Now that you know a little more about what a gap year is and how you might spend one, here’s a rundown of some of the major pros and cons:
- Recharge so you’re ready and motivated for college. Taking time to explore yourself and your interests is a crucial part of a gap year and something you may not have had time for under the pressures of high school.
- Hone skills, whether they’re useful for your future academic or professional career or simply excite you. You can use a gap year to get good at something you’ve always wanted to learn but didn’t have the time, like a musical instrument or foreign language.
- Broaden your perspective by getting some independence and exposure to new environments. Whether you travel abroad or gain work experience, pushing yourself outside your comfort zone will help you mature and feel comfortable in a wider variety of circumstances.
- Boost your resume with activities that show colleges you’re committed to something and willing to challenge yourself.
- Better school performance and outcomes after college are well-documented effects of taking a gap year. Students who take a gap year have higher college GPAs on average than those who don’t, and they report better-than-average job satisfaction after graduation, too.
- Wasting time can be a real obstacle to a productive and successful gap year. You shouldn’t think of your gap year as a time to take a break. Make sure you plan out a structured year so you don’t miss an opportunity for personal development.
- Cost can be a huge factor in how you spend your gap year and whether it makes sense for you to take one. International travel and structured programs can add up to tens of thousands of dollars. On the other hand, getting a job before you start college can help offset the cost of your education.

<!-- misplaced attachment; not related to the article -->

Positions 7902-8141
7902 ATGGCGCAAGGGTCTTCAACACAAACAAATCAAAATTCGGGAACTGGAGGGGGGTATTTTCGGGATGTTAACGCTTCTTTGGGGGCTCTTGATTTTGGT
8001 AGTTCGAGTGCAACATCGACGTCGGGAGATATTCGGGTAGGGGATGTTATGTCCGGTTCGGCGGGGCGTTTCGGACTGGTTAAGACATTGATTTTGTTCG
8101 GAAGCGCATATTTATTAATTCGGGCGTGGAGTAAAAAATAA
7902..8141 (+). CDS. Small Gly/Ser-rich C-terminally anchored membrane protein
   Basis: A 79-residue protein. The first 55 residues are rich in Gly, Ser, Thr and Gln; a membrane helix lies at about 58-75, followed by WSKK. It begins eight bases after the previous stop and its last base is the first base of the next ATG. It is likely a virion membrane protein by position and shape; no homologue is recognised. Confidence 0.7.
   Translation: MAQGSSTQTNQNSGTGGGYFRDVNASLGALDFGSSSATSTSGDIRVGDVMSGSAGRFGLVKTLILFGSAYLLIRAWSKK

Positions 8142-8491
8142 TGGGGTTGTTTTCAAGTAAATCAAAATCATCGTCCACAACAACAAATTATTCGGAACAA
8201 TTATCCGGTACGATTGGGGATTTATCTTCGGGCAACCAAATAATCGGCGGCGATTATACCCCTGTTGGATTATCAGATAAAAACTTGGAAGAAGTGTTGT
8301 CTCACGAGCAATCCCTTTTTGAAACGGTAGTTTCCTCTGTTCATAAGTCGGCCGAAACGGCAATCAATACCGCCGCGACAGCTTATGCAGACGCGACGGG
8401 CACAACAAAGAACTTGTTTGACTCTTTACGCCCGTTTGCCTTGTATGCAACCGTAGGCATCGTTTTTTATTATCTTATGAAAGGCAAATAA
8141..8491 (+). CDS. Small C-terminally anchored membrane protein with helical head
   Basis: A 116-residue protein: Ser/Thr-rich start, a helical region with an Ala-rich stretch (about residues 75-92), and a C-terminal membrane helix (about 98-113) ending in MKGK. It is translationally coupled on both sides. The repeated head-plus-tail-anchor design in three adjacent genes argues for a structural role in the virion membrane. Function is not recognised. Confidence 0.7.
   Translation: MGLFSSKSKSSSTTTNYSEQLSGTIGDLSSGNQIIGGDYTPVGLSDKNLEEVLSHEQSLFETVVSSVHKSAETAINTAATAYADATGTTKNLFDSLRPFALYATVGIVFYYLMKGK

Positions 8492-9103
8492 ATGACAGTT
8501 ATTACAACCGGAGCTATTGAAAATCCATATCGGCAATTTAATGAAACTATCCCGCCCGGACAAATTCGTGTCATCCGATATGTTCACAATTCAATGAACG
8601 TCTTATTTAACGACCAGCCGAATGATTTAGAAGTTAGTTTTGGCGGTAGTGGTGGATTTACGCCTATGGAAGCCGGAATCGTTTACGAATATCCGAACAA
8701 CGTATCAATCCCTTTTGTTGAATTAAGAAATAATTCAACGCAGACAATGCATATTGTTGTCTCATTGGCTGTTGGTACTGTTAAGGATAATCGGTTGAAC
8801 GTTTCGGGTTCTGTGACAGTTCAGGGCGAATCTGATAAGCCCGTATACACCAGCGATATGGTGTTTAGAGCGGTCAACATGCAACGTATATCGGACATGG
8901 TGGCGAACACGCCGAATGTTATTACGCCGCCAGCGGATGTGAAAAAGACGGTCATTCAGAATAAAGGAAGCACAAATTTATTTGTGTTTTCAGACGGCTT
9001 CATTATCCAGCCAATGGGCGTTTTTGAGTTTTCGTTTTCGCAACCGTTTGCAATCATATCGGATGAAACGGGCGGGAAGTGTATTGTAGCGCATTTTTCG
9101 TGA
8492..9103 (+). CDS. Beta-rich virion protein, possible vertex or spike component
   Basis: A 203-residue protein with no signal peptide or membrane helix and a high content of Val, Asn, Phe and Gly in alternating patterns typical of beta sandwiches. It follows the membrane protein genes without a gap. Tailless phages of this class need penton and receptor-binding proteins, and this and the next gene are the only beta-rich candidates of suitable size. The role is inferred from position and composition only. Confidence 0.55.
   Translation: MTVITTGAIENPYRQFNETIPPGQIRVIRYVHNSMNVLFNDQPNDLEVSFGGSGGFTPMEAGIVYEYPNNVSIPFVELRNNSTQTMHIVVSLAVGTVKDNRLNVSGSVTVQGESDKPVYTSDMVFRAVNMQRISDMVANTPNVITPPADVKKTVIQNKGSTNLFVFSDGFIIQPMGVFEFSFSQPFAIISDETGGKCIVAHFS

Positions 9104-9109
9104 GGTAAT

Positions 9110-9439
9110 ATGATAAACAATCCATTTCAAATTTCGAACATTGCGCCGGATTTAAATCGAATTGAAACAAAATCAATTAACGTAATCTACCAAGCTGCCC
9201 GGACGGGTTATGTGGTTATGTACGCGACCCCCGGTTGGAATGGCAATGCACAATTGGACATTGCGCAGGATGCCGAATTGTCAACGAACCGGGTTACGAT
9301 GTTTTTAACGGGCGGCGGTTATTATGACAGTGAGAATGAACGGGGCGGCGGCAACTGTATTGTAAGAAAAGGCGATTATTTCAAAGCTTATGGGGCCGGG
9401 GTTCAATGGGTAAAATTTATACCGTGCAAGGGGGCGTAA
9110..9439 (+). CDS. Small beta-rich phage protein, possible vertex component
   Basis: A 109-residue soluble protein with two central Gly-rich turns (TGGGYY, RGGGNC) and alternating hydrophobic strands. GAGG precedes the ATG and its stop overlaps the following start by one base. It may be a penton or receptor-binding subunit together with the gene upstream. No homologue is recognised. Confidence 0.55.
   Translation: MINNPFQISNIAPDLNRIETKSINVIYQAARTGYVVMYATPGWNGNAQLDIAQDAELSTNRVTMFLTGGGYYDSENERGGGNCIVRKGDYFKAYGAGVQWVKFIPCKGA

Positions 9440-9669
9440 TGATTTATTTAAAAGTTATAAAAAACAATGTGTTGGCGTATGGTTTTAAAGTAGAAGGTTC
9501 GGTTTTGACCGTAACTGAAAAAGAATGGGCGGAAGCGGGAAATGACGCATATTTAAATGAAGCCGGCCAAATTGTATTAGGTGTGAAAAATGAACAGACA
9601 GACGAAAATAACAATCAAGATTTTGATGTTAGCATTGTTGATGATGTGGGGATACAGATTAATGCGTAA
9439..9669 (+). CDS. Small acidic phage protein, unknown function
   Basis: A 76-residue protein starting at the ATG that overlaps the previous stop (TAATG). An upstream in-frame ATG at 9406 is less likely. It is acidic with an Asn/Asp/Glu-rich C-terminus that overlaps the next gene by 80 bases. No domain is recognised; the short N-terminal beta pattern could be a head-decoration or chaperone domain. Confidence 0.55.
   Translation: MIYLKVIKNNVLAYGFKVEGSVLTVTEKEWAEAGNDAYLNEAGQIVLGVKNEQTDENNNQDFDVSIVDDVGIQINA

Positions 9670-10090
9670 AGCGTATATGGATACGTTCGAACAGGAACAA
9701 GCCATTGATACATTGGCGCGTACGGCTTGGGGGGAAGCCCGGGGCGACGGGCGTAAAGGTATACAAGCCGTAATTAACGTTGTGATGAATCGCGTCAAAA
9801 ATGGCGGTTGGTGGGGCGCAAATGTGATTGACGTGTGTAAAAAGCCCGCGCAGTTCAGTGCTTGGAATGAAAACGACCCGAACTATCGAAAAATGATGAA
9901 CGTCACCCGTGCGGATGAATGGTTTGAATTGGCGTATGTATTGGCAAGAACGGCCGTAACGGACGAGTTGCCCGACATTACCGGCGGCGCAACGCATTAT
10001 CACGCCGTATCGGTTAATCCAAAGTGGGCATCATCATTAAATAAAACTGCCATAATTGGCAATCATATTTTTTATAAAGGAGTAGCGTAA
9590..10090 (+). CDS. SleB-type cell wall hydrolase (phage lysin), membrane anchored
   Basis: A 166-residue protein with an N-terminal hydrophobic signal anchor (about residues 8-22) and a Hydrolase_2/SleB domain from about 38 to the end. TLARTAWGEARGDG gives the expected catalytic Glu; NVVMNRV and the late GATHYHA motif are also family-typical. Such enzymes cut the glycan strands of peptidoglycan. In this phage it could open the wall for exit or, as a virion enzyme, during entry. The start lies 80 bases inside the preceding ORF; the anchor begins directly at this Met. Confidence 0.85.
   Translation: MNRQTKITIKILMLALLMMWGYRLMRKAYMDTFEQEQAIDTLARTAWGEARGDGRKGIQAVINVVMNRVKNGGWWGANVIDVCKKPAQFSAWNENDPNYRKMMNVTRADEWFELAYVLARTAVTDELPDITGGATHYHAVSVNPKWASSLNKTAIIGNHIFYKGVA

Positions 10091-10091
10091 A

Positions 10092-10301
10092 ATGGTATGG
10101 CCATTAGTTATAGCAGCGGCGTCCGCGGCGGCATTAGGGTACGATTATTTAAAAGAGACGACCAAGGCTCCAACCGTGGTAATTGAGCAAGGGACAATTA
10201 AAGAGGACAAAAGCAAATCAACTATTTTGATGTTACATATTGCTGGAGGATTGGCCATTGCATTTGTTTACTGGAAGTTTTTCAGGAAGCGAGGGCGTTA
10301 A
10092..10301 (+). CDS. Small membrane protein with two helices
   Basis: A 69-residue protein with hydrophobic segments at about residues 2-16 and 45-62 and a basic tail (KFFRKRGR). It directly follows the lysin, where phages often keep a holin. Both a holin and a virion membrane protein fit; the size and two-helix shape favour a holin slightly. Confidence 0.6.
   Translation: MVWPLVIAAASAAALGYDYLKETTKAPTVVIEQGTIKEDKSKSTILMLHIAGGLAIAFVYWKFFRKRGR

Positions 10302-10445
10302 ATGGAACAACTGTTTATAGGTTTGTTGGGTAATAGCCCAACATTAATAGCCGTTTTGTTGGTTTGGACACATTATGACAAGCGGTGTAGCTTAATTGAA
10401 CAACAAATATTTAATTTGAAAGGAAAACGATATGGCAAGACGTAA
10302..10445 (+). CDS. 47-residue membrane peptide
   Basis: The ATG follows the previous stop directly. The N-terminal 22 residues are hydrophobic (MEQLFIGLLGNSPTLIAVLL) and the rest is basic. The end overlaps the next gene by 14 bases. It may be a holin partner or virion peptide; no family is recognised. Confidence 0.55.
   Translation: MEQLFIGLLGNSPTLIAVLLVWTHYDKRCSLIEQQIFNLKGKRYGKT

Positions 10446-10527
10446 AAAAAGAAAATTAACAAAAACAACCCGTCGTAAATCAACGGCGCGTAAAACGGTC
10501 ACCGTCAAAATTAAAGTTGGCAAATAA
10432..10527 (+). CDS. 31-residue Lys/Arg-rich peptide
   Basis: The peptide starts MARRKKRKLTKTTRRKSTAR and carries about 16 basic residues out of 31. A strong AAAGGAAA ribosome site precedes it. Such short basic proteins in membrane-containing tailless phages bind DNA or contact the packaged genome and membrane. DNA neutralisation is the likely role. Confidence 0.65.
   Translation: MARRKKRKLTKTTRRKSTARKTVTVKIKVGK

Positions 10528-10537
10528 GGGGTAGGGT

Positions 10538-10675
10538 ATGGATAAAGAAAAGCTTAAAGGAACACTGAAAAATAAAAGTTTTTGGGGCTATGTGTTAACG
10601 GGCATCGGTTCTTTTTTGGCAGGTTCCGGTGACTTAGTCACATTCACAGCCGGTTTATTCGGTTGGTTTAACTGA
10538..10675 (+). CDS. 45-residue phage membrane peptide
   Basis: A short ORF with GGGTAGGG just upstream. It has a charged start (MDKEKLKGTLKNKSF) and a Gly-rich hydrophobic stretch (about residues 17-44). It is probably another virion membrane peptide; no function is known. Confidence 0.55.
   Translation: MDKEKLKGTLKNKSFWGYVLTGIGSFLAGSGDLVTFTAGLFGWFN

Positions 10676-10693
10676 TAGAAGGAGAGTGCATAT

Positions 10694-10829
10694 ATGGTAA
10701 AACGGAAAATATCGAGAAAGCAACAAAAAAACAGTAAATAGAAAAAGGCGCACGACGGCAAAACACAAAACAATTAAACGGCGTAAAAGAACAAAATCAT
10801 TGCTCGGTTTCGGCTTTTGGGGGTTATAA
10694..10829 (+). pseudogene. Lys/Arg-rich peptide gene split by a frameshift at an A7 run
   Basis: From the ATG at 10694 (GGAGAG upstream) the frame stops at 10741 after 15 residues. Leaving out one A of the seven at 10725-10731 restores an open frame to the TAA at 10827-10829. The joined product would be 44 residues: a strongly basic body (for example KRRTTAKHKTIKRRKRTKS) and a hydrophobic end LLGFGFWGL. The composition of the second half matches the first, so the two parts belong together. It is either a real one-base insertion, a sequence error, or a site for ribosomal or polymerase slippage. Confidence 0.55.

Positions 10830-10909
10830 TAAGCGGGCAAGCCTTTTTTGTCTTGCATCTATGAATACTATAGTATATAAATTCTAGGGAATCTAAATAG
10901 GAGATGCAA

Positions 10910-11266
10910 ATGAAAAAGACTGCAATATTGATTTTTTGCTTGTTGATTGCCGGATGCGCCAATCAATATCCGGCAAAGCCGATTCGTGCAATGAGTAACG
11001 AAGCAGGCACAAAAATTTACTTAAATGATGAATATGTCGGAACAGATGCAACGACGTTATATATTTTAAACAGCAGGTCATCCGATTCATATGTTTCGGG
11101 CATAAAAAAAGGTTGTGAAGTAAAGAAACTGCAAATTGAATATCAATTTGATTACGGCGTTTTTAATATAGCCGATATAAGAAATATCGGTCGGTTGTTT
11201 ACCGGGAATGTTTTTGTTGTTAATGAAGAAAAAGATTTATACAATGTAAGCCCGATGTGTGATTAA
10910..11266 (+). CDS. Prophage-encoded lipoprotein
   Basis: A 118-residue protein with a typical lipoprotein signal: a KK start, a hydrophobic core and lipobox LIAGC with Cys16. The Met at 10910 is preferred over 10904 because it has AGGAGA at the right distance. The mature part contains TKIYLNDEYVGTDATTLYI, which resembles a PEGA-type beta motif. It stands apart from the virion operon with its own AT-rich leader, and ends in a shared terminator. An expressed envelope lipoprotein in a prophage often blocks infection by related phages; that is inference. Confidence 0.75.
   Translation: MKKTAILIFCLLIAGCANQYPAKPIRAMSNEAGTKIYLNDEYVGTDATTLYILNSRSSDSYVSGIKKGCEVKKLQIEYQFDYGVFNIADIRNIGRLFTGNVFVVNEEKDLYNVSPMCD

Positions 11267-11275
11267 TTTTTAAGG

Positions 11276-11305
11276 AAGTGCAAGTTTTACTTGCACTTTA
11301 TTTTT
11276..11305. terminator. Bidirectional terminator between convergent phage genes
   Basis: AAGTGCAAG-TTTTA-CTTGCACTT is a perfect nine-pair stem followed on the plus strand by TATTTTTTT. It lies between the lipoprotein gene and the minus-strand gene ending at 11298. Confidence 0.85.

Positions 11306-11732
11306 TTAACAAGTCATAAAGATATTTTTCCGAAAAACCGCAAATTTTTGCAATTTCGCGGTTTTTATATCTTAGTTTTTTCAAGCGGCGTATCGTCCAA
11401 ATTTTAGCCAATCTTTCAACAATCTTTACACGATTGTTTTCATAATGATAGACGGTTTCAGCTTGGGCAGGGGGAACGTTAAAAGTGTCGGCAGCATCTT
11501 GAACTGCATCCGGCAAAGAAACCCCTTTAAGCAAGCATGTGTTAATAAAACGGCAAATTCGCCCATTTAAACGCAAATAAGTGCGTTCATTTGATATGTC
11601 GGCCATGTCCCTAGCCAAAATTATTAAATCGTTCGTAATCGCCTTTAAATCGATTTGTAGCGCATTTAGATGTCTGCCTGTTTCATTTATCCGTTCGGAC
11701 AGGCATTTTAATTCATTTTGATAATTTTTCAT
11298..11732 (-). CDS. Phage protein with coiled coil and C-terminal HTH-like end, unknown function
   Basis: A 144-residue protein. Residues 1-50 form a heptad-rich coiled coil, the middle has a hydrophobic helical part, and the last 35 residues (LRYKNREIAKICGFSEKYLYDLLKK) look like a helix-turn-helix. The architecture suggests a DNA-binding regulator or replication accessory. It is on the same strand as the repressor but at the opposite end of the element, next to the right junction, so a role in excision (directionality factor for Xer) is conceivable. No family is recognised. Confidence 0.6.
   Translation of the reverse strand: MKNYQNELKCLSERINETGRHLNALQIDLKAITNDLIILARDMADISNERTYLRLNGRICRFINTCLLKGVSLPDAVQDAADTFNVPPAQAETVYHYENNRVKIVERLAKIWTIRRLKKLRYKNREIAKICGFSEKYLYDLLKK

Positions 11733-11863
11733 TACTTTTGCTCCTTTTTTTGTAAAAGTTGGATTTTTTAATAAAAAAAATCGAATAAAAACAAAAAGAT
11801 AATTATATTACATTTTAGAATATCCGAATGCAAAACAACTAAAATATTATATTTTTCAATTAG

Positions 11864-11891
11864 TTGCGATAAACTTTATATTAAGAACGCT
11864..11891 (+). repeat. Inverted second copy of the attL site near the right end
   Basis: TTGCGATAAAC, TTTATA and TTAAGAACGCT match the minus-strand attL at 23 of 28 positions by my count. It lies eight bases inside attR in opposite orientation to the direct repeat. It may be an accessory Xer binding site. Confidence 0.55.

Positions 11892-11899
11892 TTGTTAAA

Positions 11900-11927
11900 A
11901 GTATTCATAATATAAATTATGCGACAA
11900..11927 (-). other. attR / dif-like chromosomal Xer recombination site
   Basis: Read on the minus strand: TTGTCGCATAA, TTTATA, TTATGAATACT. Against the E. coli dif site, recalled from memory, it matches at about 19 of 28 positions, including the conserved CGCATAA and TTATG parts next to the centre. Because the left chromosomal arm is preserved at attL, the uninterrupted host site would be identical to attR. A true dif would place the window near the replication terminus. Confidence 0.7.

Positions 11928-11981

- Feeling like you’re behind can creep up on you as you watch your friends go off to college. Just remember that a year well spent will not put you behind in the long run. If you’re better prepared to enter college, you’ll get more out of it and set yourself up for success after graduation.
- It might mean reapplying to college. If you apply to college before you take a gap year and the school you want to attend does not allow you to defer, you may have to apply and get accepted all over again. Be sure you know in advance whether the schools you’re interested in will allow you to defer enrollment.
If you think you want to take a gap year, talk it over not only with your family, but with your college counselor as well. Reach out to the schools you’re interested in to find out their deferral policies. And most importantly, be intentional. Make sure you’re planning a meaningful gap year so that you come out of it with increased motivation and preparation for college.